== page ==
Tablespoon Thursday: You Don't Have to Trade Your Sense of Style for a Stethoscope

Meet Samara!

Samara is one of my classmates with a very warm personality; someone I can approach when I have queries or am in need of clarification of something during my studies or simply want to know the name of her polish. From our first year of medical school I always admired the simplicity and modesty of her style and how she seemed to effortlessly piece items together to create an overall classy and comfortable look for classes or even a night of studying at the library. 

At our University, there are no regulations in place regarding mandatory professional dress for classes. As such, most of my classmates tend to dress down for lectures with the exception of a few persons. Samara being one of the exceptions. 

When I decided to start featuring my colleagues on my blog, I was more than thrilled when I threw the thought out there for her to be featured to discuss her fashion sense and how she managed to remain the well-dressed 'doctor-in-training' for the last two and a half years despite the lack of a strict dress code. 

I hope you enjoy this feature for the month of November. 

Hi Samara, tell us something about your outfit. 

I honestly really love stripes, so I always gravitate towards them when I'm shopping; plus the skirt has pockets! I also like to balance tighter pieces like the skirt with looser ones like my blouse because it balances the outfit and also makes me more comfortable. 

The pieces I chose for this outfit consist of my: 
  1. Embroidered shirt from: Old Navy
  2. Striped Skirt from: Macy's (Tommy Hilfiger)
  3. Shoes: a local store in Trinidad that can be found in Gulf City Mall or Lowlands Tobago.
  4. Necklace:
  5. Earrings: from the Upmarket in Trinidad and Tobago, which is a local pop up, movable market that allows local craft/art vendors the opportunity to sell their goods. It's as if Etsy showed up in Trinidad for a weekend. 
  6. Nail polish: Revlon's Color Stay Gel Envy Nail Enamel in 'Checkmate' which can be purchased locally at any SuperPharm branch.
  7. Bracelets: the beaded ones I made myself and the silver charm bracelet is from Pandora.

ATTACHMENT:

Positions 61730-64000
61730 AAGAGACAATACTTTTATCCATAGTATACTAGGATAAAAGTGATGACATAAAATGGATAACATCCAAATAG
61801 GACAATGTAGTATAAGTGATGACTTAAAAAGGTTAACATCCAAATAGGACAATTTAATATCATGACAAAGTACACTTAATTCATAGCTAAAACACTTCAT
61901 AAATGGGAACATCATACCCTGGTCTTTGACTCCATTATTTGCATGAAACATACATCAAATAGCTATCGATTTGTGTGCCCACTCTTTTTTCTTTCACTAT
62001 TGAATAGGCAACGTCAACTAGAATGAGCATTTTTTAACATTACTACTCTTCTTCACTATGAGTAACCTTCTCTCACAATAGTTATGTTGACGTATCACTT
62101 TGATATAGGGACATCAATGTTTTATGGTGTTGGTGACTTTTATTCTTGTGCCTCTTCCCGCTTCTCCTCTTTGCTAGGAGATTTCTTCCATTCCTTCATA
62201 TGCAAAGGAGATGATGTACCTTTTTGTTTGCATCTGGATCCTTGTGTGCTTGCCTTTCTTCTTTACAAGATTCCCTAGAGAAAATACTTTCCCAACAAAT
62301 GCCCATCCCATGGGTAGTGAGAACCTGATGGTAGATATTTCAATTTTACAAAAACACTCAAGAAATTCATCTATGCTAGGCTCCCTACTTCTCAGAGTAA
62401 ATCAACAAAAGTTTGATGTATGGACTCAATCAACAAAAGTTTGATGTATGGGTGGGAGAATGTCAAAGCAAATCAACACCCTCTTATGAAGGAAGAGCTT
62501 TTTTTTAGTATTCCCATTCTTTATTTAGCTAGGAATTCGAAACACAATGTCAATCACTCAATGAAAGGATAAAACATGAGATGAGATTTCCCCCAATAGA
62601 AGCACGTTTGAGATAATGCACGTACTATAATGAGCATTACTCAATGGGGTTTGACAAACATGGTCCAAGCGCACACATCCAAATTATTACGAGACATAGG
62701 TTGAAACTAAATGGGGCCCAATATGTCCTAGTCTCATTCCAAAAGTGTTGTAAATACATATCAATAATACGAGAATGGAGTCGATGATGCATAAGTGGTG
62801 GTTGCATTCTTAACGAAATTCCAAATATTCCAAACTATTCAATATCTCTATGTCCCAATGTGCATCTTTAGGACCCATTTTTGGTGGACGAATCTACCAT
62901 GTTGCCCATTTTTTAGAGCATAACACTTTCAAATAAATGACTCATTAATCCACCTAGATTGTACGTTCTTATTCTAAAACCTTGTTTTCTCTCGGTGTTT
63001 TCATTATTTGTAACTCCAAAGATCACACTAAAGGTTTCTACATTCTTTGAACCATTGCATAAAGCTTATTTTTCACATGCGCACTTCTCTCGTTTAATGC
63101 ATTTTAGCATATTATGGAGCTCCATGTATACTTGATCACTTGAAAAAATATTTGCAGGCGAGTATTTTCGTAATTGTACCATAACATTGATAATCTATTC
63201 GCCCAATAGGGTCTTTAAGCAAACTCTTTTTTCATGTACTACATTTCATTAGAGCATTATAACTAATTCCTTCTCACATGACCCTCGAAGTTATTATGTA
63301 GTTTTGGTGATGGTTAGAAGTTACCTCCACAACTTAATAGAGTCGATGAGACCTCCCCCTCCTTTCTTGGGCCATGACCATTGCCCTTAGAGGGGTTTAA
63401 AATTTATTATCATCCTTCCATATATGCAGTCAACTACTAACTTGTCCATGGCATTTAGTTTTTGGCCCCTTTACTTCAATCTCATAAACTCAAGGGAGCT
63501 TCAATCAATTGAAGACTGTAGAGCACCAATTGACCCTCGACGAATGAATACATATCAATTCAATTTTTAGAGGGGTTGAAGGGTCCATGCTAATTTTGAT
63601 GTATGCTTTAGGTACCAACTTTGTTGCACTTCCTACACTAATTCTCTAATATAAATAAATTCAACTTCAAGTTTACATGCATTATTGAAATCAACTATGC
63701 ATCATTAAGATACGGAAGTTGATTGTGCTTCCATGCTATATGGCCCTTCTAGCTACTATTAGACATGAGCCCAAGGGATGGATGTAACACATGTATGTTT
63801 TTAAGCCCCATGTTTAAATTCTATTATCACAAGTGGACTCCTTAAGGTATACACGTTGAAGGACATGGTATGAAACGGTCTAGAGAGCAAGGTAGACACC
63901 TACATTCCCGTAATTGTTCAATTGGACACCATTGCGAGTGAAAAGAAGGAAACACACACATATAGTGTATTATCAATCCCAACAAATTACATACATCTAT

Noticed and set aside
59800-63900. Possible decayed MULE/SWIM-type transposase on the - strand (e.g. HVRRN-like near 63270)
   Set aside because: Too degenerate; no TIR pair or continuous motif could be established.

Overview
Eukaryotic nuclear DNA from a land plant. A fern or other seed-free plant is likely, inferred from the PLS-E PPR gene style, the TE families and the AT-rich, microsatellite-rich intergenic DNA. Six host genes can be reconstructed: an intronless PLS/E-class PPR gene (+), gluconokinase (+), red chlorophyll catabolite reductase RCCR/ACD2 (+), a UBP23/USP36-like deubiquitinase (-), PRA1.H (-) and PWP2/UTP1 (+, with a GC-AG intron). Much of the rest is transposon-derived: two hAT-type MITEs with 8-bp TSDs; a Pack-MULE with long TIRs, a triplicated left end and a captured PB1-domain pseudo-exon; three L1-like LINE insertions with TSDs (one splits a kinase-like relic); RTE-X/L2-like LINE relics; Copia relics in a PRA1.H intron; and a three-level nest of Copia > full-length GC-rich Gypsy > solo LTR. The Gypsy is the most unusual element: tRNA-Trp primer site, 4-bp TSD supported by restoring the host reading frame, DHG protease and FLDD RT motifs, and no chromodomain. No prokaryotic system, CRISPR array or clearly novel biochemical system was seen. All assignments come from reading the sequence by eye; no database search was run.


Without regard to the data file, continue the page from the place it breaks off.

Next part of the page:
How do you manage to dress so nicely, when there seems to rarely be any time for oneself as a third year medical student? 

This year I started laying my clothes out the night before. Doing this allows me to put more thought into what I will wear, as I like to contemplate and plan what I will wear, and it also makes getting ready the next morning easier by reducing the amount of time I spend on planning an outfit. 

Do you believe that the clothes you wear may have an impact on your interactions with others? Explain. 

Yes it does. There's this idea that when you put more care and thought into your attire, you feel more confident. I also believe that even if my outfit isn't 'spectacular', just being comfortable in my clothes, affords me the opportunity to be comfortable around my peers and others as I am not constantly fixing my outfit or worrying about it. 

When choosing an outfit what are some things you consider? 

When I'm buying clothes, it either has to be something classic that can be worn with anything, or I need to be able to think of multiple ways it can be worn as I am trying the item on. By doing this, it ensures that my clothes are cohesive and everything can be used in at least two separate outfits, which makes life easier when I am planning and putting pieces together. 

When choosing an outfit for the day I always consider what I will be doing, for example if I am going to stay back to study at the library, I'll wear something that is very comfortable. The weather also influences what I will choose to wear, if it is rainy, I'll wear shoes that can get wet for instance. Overall, I'll pick things  that I 'have' to wear first, and then build my outfit from there. The same goes for my makeup too; if it's really hot or if I'm staying late I'll wear little to no makeup. 

Are there any tips that you can give to other medical students or students in general who are looking to improve their attire for lectures, library study sessions, skills lab or clerkship(s)? 

I think the best thing to do is to put your clothes out the night before. It just saves so much time and you'll be happier with your outfit if you chose it when you are not rushed. 

Dresses always make you look as though a lot of thought went into your outfit; so when I am rushed, I always pull one on. I also have an algorithm of sorts for what I'm picking, and then I'll just add things on top of it such as earrings or a necklace. For example, for Skills (which is a small class session where we are taught physical examination and history taking techniques which has a professional dress code), I almost always wear slacks and a blouse and then I'll pick different shoes or I'll put on eyeliner or something to make it different. 

Also, at the end of the day, be sure to wear what makes YOU happy! I'm not going to spend an entire day in something I hate. And why should we have to?

Do you agree with the statement "how someone feels and how someone dresses is connected?"

I think for me it is at least partly true. 

I wear clothes that I really love and that makes ME happy. Wearing something I genuinely like helps me look forward to school a bit more and just makes me feel more confident.

So there you have it! What do you think? Do you agree with some of Samara's advice? Do you have any tips to share on ways to improve your attire in medical school? I'd love to hear your thoughts. 

All photos were taken by me at The University of The West Indies, Medical Science Complex, Mt. Hope Trinidad and Tobago. All clothing items were Samara's personal pieces and not given or selected as a review for any third party.

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